Eurozone Crisis: Spanish Debt Fears Cut Short Markets’ Greek Relief !
- Emphasis mine:
Eurozone crisis: Spanish debt fears cut short markets’ Greek relief!
by Larry Elliott, economics editor, guardian.co.uk
Interest rates on Spain’s debt rise sharply on expectations it will become fourth EU country to require full-scale bailout
A rally in financial markets at the result of Greece’s election lasted barely an hour amid growing fears that Europe’s worsening debt crisis was about to engulf Spain. Interest rates on Spain’s debt rose sharply to hit 7.26% at one point as relief at the possibility of a pro-austerity government being formed in Athens quickly faded.
Dealers quickly had second thoughts about the impact of the second Greek poll in two months, selling shares and driving up bond yields in anticipation that Spain will become the fourth eurozone country to require a full-scale bailout from the European Union and the International Monetary Fund.
Share prices in Spain and Italy – the two countries seen as most vulnerable to contagion from Greece – fell 3%, while an early rise in the City fizzled out to leave the FTSE 100 just 12 points higher at 5491. Interest rates on Spain’s borrowing are at levels that forced Greece, Ireland and Portugal to seek outside financial assistance, and in a day of nervous trading, risk-averse investors sought out the traditional safe havens of the Swiss franc and German bonds.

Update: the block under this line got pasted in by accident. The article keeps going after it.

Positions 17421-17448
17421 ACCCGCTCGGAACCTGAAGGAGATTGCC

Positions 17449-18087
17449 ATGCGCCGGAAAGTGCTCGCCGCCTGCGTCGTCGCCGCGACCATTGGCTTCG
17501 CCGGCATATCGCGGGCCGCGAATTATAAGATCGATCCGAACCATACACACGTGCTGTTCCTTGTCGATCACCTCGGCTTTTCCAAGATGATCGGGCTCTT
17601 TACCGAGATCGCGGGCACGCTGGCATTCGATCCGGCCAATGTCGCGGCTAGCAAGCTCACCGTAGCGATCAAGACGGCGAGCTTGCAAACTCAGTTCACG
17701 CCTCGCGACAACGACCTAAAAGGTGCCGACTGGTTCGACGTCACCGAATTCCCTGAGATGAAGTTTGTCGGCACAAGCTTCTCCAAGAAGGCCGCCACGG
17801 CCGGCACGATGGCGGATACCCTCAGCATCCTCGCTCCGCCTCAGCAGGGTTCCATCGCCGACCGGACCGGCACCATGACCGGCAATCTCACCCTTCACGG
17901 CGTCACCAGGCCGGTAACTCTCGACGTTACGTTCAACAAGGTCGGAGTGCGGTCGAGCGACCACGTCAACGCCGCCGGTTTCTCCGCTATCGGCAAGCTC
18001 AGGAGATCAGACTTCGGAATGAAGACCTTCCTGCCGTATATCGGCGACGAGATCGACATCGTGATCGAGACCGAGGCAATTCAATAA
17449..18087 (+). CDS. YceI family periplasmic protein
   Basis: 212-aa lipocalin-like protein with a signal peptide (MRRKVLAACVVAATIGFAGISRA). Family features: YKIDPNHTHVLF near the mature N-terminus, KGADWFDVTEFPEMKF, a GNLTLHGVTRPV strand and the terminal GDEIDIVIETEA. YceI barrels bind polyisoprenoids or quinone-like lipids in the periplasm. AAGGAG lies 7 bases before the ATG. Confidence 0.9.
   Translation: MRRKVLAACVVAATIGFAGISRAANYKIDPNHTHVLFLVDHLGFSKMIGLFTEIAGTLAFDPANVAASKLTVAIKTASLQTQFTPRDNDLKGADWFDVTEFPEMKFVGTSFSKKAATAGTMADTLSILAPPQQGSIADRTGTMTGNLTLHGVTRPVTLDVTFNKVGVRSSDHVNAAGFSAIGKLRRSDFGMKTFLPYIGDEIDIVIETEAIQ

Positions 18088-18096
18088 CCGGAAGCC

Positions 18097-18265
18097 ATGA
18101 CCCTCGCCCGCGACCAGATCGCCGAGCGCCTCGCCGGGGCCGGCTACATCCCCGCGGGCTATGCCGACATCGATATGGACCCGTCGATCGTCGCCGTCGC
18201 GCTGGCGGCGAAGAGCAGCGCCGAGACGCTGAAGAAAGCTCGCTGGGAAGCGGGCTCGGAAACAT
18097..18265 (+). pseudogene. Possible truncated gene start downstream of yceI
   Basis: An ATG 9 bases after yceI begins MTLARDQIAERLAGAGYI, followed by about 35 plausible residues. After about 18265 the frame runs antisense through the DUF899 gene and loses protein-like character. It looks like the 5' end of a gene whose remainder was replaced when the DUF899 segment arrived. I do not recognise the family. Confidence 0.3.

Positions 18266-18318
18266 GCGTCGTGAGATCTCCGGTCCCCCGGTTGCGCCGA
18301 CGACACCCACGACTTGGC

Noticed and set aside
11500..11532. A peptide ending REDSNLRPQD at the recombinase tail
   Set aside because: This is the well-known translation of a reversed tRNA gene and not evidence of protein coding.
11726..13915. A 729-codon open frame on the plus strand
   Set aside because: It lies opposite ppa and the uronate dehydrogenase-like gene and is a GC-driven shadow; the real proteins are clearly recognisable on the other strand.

Stephen Lewis, of Monument Securities, said: “The Greek election result averts the most immediately alarming scenarios for the eurozone but makes no fundamental change in the medium term outlook.” Markets have become increasingly concerned in recent weeks that the austerity programmes in the eurozone are causing a vicious circle of recession and higher levels of debt. One analyst said Greece’s problems were so intractable that a new pro-austerity government was unlikely to remain in office until the end of the year.
Graham Turner, of GFC Economics, said: “By common consent, there will be another election within six months, when Syriza is widely expected to take control. However, whoever governs Greece will be faced with a similar compelling logic. A second debt restructuring will be required to keep Greece within the single currency.”
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